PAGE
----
Foreword Preface to the Columbia Edition Preface Part I. Reminiscences of a Trader 1. From Hunger 2. To the Real World 3. Wood That I Would Trade 4. Spectacular Speculator 5. The Quest Part II. Lessons Learned 6. The Psychological Dynamics of Loss 7. The Psychological Fallacies of Risk 8. The Psychological Crowd Part III. Tying It All Together 9. Rules Conclusion Postscript Appendix Notes Bibliography
Seldom do we hear the message that the management of risk, not just the taking of risk, is at the heart of success in habitual entrepreneurs. Just as the professional athlete learns to play his or her game mentally before the actual contest, so the successful entrepreneur reduces the risk of the new challenge by planning before implementing. -- Edward M. Moldt, Kelley School of Business, Indiana University, Bloomington
Jim Paul (1943-2001) was first vice president in charge of the Morgan Stanley Dean Witter & Co. International Energy Unit in New York City. During his twenty-five-year career in the futures industry, he was a retail broker, floor trader, and research director and served on the Chicago Mercantile Exchange Board of Governors and the Executive Committee. Brendan Moynihan is a managing director at Marketfield Asset Management LLC, where his understanding of markets and the media helps shape their macro views and allocations. He is an adjunct professor of finance at Vanderbilt University's Owen Graduate School of Management. He is also the author of Financial Origami: How the Wall Street Model Broke. He lives in Barrington Hills, Illinois, with his wife and two sons. Jack Schwager is the author of the best-selling Market Wizard series as well as the three-volume Schwager on Futures. His latest work, Market Sense and Nonsense, was published in November 2012. He is currently the portfolio manager for the ADMIS Diversified Strategies Fund. His experience includes twenty-two years as director of futures research for some of Wall Street's leading firms.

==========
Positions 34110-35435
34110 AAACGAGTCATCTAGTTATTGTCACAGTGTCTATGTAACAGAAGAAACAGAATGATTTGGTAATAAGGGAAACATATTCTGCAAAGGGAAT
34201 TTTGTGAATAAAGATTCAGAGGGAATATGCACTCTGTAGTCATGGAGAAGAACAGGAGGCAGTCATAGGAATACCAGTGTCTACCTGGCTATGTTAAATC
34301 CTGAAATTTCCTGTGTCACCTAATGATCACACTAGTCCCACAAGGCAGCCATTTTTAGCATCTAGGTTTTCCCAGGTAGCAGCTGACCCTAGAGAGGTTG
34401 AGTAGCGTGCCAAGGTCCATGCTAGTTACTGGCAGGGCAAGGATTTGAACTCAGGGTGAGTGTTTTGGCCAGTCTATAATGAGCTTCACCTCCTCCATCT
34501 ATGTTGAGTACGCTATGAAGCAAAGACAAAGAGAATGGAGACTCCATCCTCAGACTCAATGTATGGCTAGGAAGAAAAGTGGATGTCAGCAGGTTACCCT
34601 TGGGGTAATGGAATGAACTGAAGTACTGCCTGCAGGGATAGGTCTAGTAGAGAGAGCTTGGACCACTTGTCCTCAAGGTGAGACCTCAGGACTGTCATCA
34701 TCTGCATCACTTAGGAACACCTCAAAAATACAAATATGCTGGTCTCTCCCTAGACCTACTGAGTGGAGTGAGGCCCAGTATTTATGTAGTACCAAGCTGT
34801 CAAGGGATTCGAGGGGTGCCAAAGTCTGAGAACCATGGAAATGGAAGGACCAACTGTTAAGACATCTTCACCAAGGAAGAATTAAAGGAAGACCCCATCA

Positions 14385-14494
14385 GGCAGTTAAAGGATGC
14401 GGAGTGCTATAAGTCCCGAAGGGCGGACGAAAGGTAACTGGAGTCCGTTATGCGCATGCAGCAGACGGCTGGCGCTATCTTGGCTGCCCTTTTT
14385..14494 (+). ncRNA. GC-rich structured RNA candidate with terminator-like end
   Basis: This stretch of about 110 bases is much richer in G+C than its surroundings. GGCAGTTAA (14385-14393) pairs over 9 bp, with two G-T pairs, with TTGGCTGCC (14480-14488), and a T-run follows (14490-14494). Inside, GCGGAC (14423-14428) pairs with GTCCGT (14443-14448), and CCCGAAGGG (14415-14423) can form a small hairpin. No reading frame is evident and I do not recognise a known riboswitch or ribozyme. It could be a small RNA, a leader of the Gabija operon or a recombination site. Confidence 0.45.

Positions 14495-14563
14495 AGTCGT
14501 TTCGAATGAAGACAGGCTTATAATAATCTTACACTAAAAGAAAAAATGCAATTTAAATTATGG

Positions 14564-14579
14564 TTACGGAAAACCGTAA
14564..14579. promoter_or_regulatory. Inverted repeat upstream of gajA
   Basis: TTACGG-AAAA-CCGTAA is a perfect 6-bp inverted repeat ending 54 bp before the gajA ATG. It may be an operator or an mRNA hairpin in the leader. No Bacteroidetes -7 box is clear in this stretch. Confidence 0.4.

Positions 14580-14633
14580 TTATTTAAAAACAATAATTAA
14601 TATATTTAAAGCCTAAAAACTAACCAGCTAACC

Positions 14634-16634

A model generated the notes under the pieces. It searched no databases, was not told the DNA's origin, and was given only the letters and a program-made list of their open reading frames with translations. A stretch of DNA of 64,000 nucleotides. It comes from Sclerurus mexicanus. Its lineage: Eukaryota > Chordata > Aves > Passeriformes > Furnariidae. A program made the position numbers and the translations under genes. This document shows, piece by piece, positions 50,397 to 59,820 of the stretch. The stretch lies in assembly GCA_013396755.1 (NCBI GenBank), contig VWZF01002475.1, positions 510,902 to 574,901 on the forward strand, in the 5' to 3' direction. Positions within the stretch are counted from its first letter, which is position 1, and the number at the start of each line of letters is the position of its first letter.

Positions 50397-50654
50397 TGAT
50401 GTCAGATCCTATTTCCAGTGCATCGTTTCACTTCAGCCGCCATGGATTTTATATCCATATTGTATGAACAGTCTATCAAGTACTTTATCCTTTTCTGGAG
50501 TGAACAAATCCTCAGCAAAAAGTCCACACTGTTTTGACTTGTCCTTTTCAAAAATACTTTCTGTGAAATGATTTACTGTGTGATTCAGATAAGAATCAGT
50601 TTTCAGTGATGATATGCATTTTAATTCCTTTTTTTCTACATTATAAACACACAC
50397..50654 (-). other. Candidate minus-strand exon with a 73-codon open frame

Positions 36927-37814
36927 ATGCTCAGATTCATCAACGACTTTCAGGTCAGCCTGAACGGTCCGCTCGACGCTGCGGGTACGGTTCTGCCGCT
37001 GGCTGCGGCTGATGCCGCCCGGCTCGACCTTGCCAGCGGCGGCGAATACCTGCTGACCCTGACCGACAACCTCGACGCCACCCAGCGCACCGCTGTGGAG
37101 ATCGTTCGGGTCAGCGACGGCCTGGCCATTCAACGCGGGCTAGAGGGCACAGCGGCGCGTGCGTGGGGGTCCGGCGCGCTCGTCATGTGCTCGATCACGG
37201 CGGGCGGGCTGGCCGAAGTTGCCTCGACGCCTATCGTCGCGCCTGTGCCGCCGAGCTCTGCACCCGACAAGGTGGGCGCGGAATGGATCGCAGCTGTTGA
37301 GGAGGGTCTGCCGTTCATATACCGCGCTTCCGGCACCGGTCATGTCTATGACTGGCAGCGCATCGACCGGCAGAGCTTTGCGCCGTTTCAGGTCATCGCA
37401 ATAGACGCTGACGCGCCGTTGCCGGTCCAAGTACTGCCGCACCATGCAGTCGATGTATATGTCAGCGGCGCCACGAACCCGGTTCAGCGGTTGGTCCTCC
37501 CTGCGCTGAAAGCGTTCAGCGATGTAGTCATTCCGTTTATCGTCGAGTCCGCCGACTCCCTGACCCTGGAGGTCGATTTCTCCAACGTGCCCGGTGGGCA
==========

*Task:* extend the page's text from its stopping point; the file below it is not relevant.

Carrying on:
Worthwhile reading for those who don't believe in the holy grail in the markets; a must-read for those who do. -- Jack Schwager, author of Hedge Fund Market Wizards A novel approach aimed at pushing you inside your head and outside the losing habits most folks adopt right after multiple successes. A must-have for traders blessed with a string of hot trades. -- Ken Fisher, Fisher Investments FORBES At Ned Davis Research, we like to say that we are in the business of making mistakes and that the only difference between winners and losers is that winners make small mistakes and losers, big mistakes. This book does an excellent job in explaining in simple English the potential psychological 'flaws' that cause investors to make big mistakes. -- Ned Davis, Ned Davis Research, Inc. One of the rare noncharlatanic books in finance. -- Nassim Nicholas Taleb, from Antifragile: Things That Gain from Disorder Plenty of books recount past successes or focus on how to make money in the market, but what about keeping the money you already have? This may seem like a high-class problem, but it is a very real challenge for investors with substantial capital. -- John Mihaljevic Beyond Proxy [An] enlightening read. -- Brenda Jubin Investing.com The book points out very early that many successful investors have opposing styles and theories on how to make money, and that they can not all be right at the same time. The most important point to take from the book is how to avoid losing money... -- Steve Osbiston Financial Times Advisor